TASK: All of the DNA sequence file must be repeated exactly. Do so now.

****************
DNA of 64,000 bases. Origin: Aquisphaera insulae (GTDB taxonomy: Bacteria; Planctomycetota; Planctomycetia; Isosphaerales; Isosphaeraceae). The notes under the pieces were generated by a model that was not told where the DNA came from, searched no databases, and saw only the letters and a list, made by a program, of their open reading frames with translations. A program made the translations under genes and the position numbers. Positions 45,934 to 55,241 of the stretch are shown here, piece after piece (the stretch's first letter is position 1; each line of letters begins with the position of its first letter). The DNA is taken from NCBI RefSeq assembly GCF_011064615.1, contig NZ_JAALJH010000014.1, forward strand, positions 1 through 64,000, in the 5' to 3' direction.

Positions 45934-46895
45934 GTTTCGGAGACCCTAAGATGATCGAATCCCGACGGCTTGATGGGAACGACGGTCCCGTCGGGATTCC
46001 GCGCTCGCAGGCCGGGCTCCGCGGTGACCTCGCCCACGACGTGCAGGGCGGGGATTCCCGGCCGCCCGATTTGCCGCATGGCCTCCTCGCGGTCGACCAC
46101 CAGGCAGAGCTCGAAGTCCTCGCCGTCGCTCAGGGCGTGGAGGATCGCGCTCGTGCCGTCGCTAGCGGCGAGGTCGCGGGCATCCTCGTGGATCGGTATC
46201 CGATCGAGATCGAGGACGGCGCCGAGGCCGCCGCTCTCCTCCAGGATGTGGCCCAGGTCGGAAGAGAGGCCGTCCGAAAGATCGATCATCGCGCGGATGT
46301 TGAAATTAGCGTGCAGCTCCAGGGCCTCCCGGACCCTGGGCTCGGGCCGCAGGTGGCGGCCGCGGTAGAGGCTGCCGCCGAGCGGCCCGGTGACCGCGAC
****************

DNA of 64,000 bases. Origin: Aquisphaera insulae (GTDB taxonomy: Bacteria; Planctomycetota; Planctomycetia; Isosphaerales; Isosphaeraceae). The notes under the pieces were generated by a model that was not told where the DNA came from, searched no databases, and saw only the letters and a list, made by a program, of their open reading frames with translations. A program made the translations under genes and the position numbers. Positions 45,934 to 55,241 of the stretch are shown here, piece after piece (the stretch's first letter is position 1; each line of letters begins with the position of its first letter). The DNA is taken from NCBI RefSeq assembly GCF_011064615.1, contig NZ_JAALJH010000014.1, forward strand, positions 1 through 64,000, in the 5' to 3' direction.

Positions 45934-46895
45934 GTTTCGGAGACCCTAAGATGATCGAATCCCGACGGCTTGATGGGAACGACGGTCCCGTCGGGATTCC
46001 GCGCTCGCAGGCCGGGCTCCGCGGTGACCTCGCCCACGACGTGCAGGGCGGGGATTCCCGGCCGCCCGATTTGCCGCATGGCCTCCTCGCGGTCGACCAC
46101 CAGGCAGAGCTCGAAGTCCTCGCCGTCGCTCAGGGCGTGGAGGATCGCGCTCGTGCCGTCGCTAGCGGCGAGGTCGCGGGCATCCTCGTGGATCGGTATC
46201 CGATCGAGATCGAGGACGGCGCCGAGGCCGCCGCTCTCCTCCAGGATGTGGCCCAGGTCGGAAGAGAGGCCGTCCGAAAGATCGATCATCGCGCGGATGT
46301 TGAAATTAGCGTGCAGCTCCAGGGCCTCCCGGACCCTGGGCTCGGGCCGCAGGTGGCGGCCGCGGTAGAGGCTGCCGCCGAGCGGCCCGGTGACCGCGAC